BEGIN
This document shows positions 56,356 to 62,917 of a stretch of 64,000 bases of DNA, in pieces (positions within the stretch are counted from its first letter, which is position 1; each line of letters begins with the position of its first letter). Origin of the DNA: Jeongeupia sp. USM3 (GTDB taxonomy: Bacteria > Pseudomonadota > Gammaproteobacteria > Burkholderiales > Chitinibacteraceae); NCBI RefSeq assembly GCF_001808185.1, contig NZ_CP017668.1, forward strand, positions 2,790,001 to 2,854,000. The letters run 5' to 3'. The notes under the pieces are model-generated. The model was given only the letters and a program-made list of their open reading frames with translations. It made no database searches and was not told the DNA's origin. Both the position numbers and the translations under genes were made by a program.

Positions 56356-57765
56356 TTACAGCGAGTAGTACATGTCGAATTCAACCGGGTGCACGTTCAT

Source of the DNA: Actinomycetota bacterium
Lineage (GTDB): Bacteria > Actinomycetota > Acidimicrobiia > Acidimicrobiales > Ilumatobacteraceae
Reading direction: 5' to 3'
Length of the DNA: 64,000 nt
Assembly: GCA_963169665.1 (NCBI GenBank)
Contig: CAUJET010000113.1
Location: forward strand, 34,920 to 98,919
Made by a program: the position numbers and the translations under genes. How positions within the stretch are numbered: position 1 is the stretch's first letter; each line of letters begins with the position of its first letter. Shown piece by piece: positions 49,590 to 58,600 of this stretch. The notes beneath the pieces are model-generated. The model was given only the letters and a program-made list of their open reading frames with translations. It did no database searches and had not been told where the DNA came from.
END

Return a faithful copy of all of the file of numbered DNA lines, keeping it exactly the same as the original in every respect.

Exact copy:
This document shows positions 56,356 to 62,917 of a stretch of 64,000 bases of DNA, in pieces (positions within the stretch are counted from its first letter, which is position 1; each line of letters begins with the position of its first letter). Origin of the DNA: Jeongeupia sp. USM3 (GTDB taxonomy: Bacteria > Pseudomonadota > Gammaproteobacteria > Burkholderiales > Chitinibacteraceae); NCBI RefSeq assembly GCF_001808185.1, contig NZ_CP017668.1, forward strand, positions 2,790,001 to 2,854,000. The letters run 5' to 3'. The notes under the pieces are model-generated. The model was given only the letters and a program-made list of their open reading frames with translations. It made no database searches and was not told the DNA's origin. Both the position numbers and the translations under genes were made by a program.

Positions 56356-57765
56356 TTACAGCGAGTAGTACATGTCGAATTCAACCGGGTGCACGTTCAT

Source of the DNA: Actinomycetota bacterium
Lineage (GTDB): Bacteria > Actinomycetota > Acidimicrobiia > Acidimicrobiales > Ilumatobacteraceae
Reading direction: 5' to 3'
Length of the DNA: 64,000 nt
Assembly: GCA_963169665.1 (NCBI GenBank)
Contig: CAUJET010000113.1
Location: forward strand, 34,920 to 98,919
Made by a program: the position numbers and the translations under genes. How positions within the stretch are numbered: position 1 is the stretch's first letter; each line of letters begins with the position of its first letter. Shown piece by piece: positions 49,590 to 58,600 of this stretch. The notes beneath the pieces are model-generated. The model was given only the letters and a program-made list of their open reading frames with translations. It did no database searches and had not been told where the DNA came from.